The Dreaming Bear, Ursus oneiros

Painting by Dan Nuttall of Ursus oneiros

For some time now I have been interested in the “level” playing field created through the use of the terms “human-animal” and “non-human animal”. Here, the level playing field is the consistent use of the term animal.

Related to this is another idea, that of  hierarchy in relation to dimensions of sustainability (e.g., political, economic, social, cultural, ecological), specifically the fact that the ecological dimension or “ecology” trumps the economical dimension or “economy”. Example: you can have ecology without economy but you can’t have economy without ecology. Ecology trumps economy. Taken together the above two ideas can be combined as follows: in a finite world with ever shrinking resources all animals will ultimately be subjected to ecological constraints, however those constraints arise.

Painting by Dan Nuttall of Ursus oneiros
Ursus oneiros (Dreaming Bear) by Dan Nuttall, acrylic on wood panel, 36 x 48″

As an artist and ecologist I see competition for space, the attributes and qualities of space, and the inputs and outputs of space as critical aspects of the global discussion about which animals and what kinds of spaces will survive. Such questions are independent of the debate about whether or not animals should be kept in captivity as, ultimately, ALL animals will face shrinking spaces, lower quality inputs (tainted food, water, air, vegetation), increased competition, and decreased access to mates (habitat fragmentation, forest destruction). The questions of “zoo” are also the questions of “planet”.

Shore Lines by Dan Nuttall
Dan Nuttall, “Shore Lines”, acrylic on wood panel, 4 x 8′

Which leads me to displaced animals in compressed life history volumes such as zoo exhibits. In a previous post on this blog, titled “The Mind Is A Zoo“, which addressed the painting shown above, I stated that the “…oneiric state of the painting provides an overarching serenity linking both the familiar and the strange. One wonders what animals dream when they are born in captivity and exposed solely to a single environment. Is there still something deep and rudimentary that can arise from a genetic or shared consciousness? Some archetypical memory?

In other words, can a bear dream of a forest if it has never seen one? If the dreams can only be comprised of things the bear has seen and experienced in its own lifetime does that mean the bear dreams only of the exhibit space and anything it may see from it? Does containment matter if one is born into it? Or, is it possible that the collective unconscious of the bear includes the hard wired dream of a leaping salmon and outstretched paw? And if the bears disappear who will keep this dream? Where can it be stored? And if the dream disappears can it ever be dreamed again?

Links to other posts in this blog on the subject of ecological art, non-human animals, otherness, animal sensing and animals and space HERE and HERE and HERE.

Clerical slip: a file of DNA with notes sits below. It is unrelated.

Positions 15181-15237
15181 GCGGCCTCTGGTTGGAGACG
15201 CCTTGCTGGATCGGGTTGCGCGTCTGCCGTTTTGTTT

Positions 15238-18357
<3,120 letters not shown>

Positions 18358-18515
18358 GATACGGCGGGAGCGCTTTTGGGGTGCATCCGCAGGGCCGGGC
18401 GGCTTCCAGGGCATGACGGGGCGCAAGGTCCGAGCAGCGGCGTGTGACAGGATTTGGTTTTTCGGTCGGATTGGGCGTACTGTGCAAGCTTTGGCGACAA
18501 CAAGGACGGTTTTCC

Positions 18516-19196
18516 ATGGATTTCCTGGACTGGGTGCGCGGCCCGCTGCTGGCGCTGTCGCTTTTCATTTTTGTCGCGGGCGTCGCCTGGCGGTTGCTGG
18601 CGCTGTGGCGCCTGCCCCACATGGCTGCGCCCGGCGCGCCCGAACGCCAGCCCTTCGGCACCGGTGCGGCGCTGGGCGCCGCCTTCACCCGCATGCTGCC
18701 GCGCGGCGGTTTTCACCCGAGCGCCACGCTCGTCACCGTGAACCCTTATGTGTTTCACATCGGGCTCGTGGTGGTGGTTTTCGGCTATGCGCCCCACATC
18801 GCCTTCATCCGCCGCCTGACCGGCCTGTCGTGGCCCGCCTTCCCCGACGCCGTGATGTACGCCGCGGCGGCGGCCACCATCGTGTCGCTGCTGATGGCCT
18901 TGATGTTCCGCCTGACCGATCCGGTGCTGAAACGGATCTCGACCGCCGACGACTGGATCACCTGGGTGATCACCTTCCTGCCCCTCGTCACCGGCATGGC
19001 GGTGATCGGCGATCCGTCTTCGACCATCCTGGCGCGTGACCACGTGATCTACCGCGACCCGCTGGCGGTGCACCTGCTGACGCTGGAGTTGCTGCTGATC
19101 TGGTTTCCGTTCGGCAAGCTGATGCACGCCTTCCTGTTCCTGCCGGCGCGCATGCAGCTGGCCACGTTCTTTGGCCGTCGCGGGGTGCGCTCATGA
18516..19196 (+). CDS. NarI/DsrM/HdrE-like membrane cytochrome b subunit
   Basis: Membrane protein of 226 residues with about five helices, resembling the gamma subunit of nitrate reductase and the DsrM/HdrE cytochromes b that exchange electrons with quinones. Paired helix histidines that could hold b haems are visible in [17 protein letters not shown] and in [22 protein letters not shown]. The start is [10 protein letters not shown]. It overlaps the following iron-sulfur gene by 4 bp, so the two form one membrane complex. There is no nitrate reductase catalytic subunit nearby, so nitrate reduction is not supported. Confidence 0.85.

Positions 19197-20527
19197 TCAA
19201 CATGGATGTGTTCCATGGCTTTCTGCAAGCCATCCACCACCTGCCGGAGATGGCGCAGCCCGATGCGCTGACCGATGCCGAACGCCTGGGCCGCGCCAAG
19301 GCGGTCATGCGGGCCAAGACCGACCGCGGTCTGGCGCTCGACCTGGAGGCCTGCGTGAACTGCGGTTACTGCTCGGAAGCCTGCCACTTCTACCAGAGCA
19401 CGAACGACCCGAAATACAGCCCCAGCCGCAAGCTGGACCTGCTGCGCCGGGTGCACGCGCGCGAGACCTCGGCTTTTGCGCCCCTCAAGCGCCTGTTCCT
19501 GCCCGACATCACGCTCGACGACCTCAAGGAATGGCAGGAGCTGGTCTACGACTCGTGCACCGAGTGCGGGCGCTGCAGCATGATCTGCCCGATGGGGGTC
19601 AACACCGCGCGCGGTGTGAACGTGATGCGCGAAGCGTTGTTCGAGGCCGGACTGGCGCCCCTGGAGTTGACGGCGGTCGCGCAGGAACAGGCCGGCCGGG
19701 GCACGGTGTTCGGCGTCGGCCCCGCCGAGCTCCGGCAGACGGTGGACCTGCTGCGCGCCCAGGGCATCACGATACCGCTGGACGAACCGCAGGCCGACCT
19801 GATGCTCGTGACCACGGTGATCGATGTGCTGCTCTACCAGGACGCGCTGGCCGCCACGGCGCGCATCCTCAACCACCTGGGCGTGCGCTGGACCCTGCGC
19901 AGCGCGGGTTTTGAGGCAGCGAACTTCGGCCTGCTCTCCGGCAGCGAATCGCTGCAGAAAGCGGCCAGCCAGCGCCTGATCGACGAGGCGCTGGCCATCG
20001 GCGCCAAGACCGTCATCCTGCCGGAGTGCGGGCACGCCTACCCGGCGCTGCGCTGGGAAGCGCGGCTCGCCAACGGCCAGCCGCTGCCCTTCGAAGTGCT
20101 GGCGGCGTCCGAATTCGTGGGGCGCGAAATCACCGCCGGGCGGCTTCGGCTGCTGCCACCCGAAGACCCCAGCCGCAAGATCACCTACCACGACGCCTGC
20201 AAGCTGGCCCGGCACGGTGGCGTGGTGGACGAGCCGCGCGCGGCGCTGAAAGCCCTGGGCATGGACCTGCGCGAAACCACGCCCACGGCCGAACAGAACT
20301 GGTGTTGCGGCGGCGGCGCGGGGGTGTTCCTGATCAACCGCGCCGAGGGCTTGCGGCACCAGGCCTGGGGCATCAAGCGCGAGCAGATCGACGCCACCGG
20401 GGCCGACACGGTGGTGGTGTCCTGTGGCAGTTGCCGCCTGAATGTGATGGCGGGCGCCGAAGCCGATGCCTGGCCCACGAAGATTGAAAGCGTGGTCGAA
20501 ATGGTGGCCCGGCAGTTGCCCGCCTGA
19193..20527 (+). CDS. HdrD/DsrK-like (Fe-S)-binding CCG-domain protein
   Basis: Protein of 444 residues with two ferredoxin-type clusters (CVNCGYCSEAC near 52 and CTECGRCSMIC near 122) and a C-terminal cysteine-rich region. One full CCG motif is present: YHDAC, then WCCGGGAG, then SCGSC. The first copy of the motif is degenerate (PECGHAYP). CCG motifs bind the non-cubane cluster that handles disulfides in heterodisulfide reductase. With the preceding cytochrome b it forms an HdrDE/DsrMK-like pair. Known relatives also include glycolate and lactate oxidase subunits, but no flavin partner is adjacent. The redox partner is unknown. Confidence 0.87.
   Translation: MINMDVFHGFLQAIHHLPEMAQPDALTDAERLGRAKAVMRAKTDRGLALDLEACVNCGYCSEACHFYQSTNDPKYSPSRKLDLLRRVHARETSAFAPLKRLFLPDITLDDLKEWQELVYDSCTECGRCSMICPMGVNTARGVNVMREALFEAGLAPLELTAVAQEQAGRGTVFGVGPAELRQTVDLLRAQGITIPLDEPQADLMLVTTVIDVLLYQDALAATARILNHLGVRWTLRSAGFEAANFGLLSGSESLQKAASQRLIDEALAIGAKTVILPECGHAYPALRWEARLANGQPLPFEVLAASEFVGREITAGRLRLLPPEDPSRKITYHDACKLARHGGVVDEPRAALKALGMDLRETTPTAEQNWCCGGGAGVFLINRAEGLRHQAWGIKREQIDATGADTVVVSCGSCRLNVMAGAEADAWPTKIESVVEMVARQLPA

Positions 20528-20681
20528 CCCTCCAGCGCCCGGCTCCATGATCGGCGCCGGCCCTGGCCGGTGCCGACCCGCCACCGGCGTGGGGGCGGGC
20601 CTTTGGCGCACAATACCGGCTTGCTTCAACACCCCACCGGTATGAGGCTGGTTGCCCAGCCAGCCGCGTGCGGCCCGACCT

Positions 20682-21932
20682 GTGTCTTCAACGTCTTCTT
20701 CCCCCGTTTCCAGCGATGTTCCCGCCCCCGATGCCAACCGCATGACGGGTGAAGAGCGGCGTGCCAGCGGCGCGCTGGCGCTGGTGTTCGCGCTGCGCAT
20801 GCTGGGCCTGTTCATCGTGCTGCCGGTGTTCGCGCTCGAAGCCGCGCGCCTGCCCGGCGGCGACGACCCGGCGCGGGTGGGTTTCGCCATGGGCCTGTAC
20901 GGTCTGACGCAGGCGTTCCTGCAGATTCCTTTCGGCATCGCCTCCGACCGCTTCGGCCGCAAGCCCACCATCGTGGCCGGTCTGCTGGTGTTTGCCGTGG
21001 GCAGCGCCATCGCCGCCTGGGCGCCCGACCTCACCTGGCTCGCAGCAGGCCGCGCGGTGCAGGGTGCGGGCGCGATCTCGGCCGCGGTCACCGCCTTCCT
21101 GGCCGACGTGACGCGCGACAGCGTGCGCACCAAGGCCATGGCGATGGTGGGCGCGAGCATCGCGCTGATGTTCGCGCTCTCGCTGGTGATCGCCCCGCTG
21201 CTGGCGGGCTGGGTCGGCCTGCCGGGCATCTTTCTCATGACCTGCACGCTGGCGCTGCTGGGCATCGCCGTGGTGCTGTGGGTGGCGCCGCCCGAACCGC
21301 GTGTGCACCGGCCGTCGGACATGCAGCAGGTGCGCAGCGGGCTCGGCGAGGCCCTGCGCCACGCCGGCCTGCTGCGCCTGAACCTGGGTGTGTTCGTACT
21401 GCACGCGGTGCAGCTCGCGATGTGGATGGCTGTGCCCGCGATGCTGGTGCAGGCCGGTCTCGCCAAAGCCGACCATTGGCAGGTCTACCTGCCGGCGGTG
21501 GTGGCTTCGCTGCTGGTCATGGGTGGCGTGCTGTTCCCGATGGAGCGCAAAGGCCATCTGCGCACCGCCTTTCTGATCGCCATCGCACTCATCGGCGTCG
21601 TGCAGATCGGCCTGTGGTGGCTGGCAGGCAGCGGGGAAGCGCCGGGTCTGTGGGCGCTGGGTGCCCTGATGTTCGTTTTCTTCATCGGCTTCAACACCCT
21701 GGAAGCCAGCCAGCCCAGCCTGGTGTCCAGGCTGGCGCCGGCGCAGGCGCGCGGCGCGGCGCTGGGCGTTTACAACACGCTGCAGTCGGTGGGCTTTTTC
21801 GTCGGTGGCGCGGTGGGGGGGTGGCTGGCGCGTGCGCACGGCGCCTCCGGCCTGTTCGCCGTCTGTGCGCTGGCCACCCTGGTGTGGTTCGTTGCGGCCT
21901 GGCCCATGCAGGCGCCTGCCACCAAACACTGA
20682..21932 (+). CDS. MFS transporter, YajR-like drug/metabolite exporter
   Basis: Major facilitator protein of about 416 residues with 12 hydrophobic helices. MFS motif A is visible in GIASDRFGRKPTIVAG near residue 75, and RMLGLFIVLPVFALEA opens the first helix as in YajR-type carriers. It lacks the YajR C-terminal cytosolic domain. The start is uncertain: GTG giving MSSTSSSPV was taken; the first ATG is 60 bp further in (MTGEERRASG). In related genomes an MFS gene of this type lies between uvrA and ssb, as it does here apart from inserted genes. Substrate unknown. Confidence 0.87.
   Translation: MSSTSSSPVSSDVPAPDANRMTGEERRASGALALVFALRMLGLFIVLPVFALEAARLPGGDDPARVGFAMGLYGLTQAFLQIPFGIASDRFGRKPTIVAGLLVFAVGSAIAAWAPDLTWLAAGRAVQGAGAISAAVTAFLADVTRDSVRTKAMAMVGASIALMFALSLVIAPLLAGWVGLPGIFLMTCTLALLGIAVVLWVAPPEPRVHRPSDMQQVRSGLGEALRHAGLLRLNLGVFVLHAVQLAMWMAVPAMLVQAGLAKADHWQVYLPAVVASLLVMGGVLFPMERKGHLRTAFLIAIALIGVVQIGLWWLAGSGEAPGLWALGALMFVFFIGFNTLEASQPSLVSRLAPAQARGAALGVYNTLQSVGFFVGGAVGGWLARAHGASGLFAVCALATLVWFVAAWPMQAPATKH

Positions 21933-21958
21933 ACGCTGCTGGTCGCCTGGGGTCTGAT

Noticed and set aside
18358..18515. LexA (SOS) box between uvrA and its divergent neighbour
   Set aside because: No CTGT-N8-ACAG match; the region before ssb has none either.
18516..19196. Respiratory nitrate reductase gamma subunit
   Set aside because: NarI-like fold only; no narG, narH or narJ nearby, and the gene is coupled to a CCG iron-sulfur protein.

More of my art work can be seen HERE.

 

 

 

 

 

 

 

 

 

 

 

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Competition for the Same Space at the Same Time

Road Kill by Dan Nuttall
Road Kill by Dan Nuttall

As many of you know I am participating in an art show this spring and will be showing my work “Shore Lines” and “Mimesis 1, 2 and 3” which deal with notions of habitat and the ultimate and twinned fate of both human and non-human animals. I must state for the record that I am not per se “anti-zoo” but rather “pro” asserting the type of work that human animals need to do to consider the long term questions about the twinned fate of human and non-human animals – who will get to survive? how much space will be allotted? is domestication the only answer? what losses of culture can be sustained? when the chains become broken how long are the strands and what are their functions?

dandoesdesign deer on couch domesticus
Domesticus by Dan Nuttall

Coincidentally, the art show I mentioned above has an art competition with the theme “Road Trip”. As an artist and someone interested in non-human animals and issues of space and competition I have decided to approach this topic in terms of seeing the road as something that might “trip” up someone or something – like a non-human animal. In essence I will painting something to do with roadkill. At least that’s the intention now – no paint has been smeared just yet.

dan nuttall crying mybeyes oad roadkill squirrel LR
Crying My Eyes Out by Dan Nuttall

Some of you have written to me asking for more background and greater depth about my blog piece and my animal-centric art pieces so:

1. You can read my blog article concerning ways of thinking about space/habitat as a dwindling resource and how the same questions we apply to zoo exhibits may be applied to conservation spaces. More may be found HERE.